Creating designed zinc-finger nucleases with minimal cytotoxicity

Sivaprakash Ramalingam, Karthikeyan Kandavelou, Raja Rajenderan, Srinivasan Chandrasegaran

Research output: Contribution to journalArticlepeer-review

54 Scopus citations


Zinc-finger nucleases (ZFNs) have emerged as powerful tools for delivering a targeted genomic double-strand break (DSB) to either stimulate local homologous recombination with investigator-provided donor DNA or induce gene mutations at the site of cleavage in the absence of a donor by nonhomologous end joining both in plant cells and in mammalian cells, including human cells. ZFNs are formed by fusing zinc-finger proteins to the nonspecific cleavage domain of the FokI restriction enzyme. ZFN-mediated gene targeting yields high gene modification efficiencies (> 10%) in a variety of cells and cell types by delivering a recombinogenic DSB to the targeted chromosomal locus, using two designed ZFNs. The mechanism of DSB by ZFNs requires (1) two ZFN monomers to bind to their adjacent cognate sites on DNA and (2) the FokI nuclease domains to dimerize to form the active catalytic center for the induction of the DSB. In the case of ZFNs fused to wild-type FokI cleavage domains, homodimers may also form; this could limit the efficacy and safety of ZFNs by inducing off-target cleavage. In this article, we report further refinements to obligate heterodimer variants of the FokI cleavage domain for the creation of custom ZFNs with minimal cellular toxicity. The efficacy and efficiency of the reengineered obligate heterodimer variants of the FokI cleavage domain were tested using the green fluorescent protein gene targeting reporter system. The three-finger and four-finger zinc-finger protein fusions to the REL-DKK pair among the newly generated FokI nuclease domain variants appear to eliminate or greatly reduce the toxicity of designer ZFNs to human cells.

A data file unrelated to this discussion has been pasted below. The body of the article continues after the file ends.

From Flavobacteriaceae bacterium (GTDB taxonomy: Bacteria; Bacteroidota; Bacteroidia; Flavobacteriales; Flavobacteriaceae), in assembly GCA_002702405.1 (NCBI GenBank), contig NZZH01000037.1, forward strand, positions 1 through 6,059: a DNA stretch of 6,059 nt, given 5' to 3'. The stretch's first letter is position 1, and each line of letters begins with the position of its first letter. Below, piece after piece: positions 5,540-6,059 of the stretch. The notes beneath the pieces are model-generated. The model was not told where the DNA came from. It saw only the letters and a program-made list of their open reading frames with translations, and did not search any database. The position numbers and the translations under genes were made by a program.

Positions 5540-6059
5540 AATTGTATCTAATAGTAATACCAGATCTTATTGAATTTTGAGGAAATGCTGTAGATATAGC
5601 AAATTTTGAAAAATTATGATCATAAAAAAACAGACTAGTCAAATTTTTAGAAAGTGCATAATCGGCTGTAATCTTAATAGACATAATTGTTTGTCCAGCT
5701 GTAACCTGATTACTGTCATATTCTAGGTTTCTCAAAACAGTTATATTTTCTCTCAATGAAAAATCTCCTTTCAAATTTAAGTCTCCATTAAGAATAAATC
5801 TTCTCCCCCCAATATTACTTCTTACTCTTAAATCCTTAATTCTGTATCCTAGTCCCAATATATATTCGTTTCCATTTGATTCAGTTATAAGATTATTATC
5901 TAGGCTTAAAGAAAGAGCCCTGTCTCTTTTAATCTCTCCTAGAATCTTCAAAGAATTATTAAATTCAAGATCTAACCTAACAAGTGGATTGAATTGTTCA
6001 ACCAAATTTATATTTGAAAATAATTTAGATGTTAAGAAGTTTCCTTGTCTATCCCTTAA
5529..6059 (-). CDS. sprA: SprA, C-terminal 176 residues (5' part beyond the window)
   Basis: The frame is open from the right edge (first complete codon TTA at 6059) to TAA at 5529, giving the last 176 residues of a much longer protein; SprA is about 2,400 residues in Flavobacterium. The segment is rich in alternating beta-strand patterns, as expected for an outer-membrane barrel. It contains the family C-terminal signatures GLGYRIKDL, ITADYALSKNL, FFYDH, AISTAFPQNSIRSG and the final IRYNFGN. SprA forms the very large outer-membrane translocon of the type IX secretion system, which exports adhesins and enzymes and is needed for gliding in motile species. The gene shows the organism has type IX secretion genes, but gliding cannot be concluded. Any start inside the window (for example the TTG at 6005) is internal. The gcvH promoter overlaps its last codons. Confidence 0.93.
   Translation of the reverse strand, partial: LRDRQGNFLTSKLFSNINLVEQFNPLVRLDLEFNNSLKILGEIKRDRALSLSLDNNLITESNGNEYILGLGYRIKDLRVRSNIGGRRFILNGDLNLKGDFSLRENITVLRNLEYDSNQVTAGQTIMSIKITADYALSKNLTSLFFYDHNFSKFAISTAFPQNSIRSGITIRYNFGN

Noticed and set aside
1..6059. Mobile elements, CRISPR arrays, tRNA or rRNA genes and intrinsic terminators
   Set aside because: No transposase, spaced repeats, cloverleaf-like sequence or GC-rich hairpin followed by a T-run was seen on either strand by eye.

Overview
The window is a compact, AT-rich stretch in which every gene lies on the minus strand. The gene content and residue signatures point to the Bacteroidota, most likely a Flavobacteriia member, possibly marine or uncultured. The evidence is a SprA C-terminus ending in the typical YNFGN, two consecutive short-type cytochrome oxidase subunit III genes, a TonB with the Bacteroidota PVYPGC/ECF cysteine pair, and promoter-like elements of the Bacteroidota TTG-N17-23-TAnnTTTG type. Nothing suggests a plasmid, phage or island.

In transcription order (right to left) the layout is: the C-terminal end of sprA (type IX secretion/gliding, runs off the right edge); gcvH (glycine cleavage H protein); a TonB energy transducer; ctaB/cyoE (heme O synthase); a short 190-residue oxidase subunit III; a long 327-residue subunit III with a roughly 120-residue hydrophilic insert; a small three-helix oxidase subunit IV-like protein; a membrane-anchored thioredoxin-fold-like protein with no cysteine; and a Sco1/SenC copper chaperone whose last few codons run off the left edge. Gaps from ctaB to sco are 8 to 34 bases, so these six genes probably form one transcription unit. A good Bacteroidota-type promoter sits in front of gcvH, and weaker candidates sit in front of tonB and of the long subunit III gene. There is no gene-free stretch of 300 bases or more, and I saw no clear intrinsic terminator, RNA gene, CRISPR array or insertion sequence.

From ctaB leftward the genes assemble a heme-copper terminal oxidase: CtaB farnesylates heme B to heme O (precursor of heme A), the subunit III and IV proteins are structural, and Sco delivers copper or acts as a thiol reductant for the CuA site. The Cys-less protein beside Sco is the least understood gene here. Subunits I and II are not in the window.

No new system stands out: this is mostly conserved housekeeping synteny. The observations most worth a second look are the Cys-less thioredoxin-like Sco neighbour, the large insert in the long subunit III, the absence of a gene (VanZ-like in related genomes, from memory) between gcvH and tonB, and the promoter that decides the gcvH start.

Original languageEnglish (US)
Pages (from-to)630-641
Number of pages12
JournalJournal of molecular biology
Issue number3
StatePublished - Jan 21 2011
Externally publishedYes


  • Genome engineering
  • Homologous recombination
  • Non-homologous end-joining
  • Site-Specific modification
  • Targeted cleavage

ASJC Scopus subject areas

  • Structural Biology
  • Molecular Biology


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